For decades, women have been trying to close the wage gap with men, who still earn more than their female peers with the same level of education. But one group -- young, single women with no children -- has closed that gap and is pulling ahead of their male counterparts.
An analysis of census data by consumer research firm Reach Advisors found that women between the ages of 22 and 30, without children, had bigger paychecks in 2008 than their male peers in 47 of the 50 largest U.S. cities. Their wages were 8 percent higher, on average, but varied considerably from one city to the next.
Atlanta, Ga., offered the best financial opportunity for these women, who took home 121 percent of the average wage for their peers. Young, single women were also substantially better-paid in Memphis, New York, Sacramento and San Diego.
There are several forces at work behind this reversal in the wage gender gap, according to James Chung, president of Reach Advisors. But the common theme is education, he says.
Some of the biggest gains for young single women, for example, came in cities where demand for so-called “knowledge workers” is highest. Education is also playing a role in this gender gap reversal in cities where ethnic majorities represent the majority of the population, said Chung.
“Hispanic and African American women and are about twice as likely to get college degrees as Hispanic and African American men are,” he said. “That’s part of why it really pops in cities with majority minority populations.”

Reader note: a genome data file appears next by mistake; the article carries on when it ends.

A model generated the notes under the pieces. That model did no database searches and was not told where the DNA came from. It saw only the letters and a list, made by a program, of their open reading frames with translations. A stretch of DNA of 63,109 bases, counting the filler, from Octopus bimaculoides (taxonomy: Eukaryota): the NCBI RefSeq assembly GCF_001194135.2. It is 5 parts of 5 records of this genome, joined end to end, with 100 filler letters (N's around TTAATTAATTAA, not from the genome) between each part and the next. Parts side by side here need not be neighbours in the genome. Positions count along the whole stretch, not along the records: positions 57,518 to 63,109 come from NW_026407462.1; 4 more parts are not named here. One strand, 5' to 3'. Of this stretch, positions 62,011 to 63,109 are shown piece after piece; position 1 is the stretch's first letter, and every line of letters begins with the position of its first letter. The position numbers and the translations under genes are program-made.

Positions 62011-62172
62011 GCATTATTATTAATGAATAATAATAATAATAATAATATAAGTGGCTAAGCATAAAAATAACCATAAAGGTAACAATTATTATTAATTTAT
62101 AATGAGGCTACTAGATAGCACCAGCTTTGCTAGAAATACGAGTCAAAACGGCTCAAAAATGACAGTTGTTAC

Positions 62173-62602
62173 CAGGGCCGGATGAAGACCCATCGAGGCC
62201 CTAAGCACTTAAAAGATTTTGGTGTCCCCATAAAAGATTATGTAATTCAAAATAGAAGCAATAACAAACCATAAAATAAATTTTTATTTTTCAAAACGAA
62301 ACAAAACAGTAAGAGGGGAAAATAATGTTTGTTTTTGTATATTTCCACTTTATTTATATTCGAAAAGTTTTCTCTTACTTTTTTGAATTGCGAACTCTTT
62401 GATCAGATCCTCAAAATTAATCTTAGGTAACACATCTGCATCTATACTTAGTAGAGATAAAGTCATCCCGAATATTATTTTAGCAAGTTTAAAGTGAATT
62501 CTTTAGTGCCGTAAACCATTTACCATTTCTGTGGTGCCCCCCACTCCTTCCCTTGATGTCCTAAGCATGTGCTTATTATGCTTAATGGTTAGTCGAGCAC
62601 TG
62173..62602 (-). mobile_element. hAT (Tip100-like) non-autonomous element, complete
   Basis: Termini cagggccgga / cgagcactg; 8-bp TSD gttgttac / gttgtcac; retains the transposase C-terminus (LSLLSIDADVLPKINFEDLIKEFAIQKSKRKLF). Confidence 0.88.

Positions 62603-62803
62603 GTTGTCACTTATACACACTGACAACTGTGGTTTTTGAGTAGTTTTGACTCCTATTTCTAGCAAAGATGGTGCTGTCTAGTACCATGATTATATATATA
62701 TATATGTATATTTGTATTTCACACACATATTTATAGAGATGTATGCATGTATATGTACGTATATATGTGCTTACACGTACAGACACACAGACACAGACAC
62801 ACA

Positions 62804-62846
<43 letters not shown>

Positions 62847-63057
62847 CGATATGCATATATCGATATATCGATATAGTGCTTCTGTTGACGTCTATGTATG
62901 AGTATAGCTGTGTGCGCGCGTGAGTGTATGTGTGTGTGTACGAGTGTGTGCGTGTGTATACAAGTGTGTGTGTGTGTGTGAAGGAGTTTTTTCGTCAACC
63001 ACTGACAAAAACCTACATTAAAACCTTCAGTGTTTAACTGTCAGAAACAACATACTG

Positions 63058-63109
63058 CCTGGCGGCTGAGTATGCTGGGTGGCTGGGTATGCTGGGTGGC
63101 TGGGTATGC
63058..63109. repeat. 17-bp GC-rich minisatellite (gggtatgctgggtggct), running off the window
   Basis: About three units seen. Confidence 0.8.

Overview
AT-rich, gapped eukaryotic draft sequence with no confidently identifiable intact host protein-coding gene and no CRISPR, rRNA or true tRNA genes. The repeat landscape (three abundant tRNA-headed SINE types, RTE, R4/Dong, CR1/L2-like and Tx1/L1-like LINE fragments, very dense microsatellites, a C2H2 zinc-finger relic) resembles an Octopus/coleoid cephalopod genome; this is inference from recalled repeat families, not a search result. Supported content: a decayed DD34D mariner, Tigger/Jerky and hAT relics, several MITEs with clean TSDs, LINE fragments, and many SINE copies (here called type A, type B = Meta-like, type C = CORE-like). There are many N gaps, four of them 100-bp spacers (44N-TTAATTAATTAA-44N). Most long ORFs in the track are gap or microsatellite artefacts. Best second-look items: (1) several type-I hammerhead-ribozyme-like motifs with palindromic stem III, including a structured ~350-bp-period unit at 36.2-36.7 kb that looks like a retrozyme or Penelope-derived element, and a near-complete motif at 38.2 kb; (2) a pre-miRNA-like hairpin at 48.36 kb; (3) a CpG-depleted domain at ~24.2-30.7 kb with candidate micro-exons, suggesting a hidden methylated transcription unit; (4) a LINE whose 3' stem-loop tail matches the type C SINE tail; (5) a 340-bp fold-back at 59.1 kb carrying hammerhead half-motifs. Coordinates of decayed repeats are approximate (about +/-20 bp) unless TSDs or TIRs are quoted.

In other cases, the wage gender gap is closing because the wages of young, single men are falling.
“When we looked at smaller markets with the highest reverse gender gap, they’re the ones that have seen a decimation of the blue-collar job base,” said Chung. “So in other words it’s harder for men to make solid incomes without solid educations.”
For women in every other demographic group, the wage gap still tilts decisively toward men.
Chung says the wage gap reversal for this young, single, childless cohort has a variety of economic implications. Better-educated, better-paid women who delay having children, for example, could help boost the pace of household formations, which has stagnated since the recession began.
The results of the research were also reported by Time.com and the Wall Street Journal, which also has a table of cities where young women outearn their male counterparts.